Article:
Stability of half filled and completely filled orbitals:
The exactly half filled and completely filled orbitals have greater stability than other partially filled configurations in degenerate orbitals. This can be explained on the basis of symmetry and exchange energy. For example chromium has the electronic configuration of [Ar]3d5 4s1 and not [Ar]3d4 4s2 due to the symmetrical distribution and exchange energies of d electrons.
Symmetry leads to stability. The half filled and fully filled configurations have symmetrical distribution of electrons (Figure 2.13) and hence they are more stable than the unsymmetrical configurations.
The degenerate orbitals such as px, py and pz have equal energies and their orientation in space are different as shown in Figure 2.14. Due to this symmetrical distribution, the shielding of one electron on the other is relatively small and hence the electrons are attracted more strongly by the nucleus and it increases the stability.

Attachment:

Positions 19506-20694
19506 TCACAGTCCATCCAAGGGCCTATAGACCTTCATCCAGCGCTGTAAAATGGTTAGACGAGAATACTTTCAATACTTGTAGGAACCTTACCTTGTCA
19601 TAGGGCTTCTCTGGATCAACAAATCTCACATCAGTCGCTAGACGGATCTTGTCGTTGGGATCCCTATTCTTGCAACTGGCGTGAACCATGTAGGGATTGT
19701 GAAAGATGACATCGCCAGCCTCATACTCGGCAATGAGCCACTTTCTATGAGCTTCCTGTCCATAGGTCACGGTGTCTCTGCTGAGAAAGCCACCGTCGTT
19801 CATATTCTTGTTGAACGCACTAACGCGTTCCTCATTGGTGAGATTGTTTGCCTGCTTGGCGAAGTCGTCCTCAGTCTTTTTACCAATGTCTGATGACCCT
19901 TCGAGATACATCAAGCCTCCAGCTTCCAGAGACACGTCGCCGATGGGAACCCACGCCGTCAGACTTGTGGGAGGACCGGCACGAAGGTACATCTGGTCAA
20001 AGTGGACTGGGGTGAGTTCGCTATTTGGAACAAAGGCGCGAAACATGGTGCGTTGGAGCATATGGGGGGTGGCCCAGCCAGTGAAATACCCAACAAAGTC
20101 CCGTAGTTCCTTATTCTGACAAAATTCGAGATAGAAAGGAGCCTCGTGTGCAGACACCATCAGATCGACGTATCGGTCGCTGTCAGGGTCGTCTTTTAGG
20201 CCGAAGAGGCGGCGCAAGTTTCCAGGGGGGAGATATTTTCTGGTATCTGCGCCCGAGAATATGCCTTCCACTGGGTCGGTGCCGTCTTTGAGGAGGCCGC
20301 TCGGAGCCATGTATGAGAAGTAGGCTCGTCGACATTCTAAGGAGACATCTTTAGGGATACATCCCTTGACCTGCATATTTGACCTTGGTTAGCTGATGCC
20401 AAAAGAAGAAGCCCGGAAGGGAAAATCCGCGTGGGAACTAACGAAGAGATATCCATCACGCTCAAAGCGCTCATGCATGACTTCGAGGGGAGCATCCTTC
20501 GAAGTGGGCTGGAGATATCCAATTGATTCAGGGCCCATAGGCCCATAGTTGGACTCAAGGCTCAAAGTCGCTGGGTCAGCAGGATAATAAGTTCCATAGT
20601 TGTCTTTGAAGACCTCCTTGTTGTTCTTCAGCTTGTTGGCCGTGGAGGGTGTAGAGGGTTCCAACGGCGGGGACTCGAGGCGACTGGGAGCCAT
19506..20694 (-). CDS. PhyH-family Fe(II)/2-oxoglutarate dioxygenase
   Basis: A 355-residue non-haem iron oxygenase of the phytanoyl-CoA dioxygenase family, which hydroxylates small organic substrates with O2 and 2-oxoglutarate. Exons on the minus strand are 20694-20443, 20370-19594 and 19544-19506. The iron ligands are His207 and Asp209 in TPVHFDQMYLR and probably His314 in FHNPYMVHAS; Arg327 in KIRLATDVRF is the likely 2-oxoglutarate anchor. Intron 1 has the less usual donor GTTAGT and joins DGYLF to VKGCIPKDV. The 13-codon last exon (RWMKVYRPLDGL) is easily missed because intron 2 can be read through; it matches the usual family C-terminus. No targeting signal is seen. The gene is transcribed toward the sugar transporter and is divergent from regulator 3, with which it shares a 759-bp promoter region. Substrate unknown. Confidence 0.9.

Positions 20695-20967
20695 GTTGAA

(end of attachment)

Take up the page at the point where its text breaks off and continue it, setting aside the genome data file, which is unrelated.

If two or more electrons with the samespinarepresentindegenerateorbitals, there is a possibility for exchanging their positions. During exchange process the energy is released and the released energy is called exchange energy. If more number of exchanges are possible, more exchange energy is released. More number of exchanges are possible only in case of half filled and fully filled configurations.
For example, in chromium the electronic configuration is [Ar]3d5 4s1. The 3d orbital is half filled and there are ten possible exchanges as shown in Figure 2.15. On the other hand only six exchanges are possible for [Ar]3d4 4s2 configuration. Hence, exchange energy for the half filled configuration is more. This increases the stability of half filled 3d orbitals.
The exchange energy is the basis for Hund's rule, which allows maximum multiplicity, that is electron pairing is possible only when all the degenerate orbitals contain one electron each.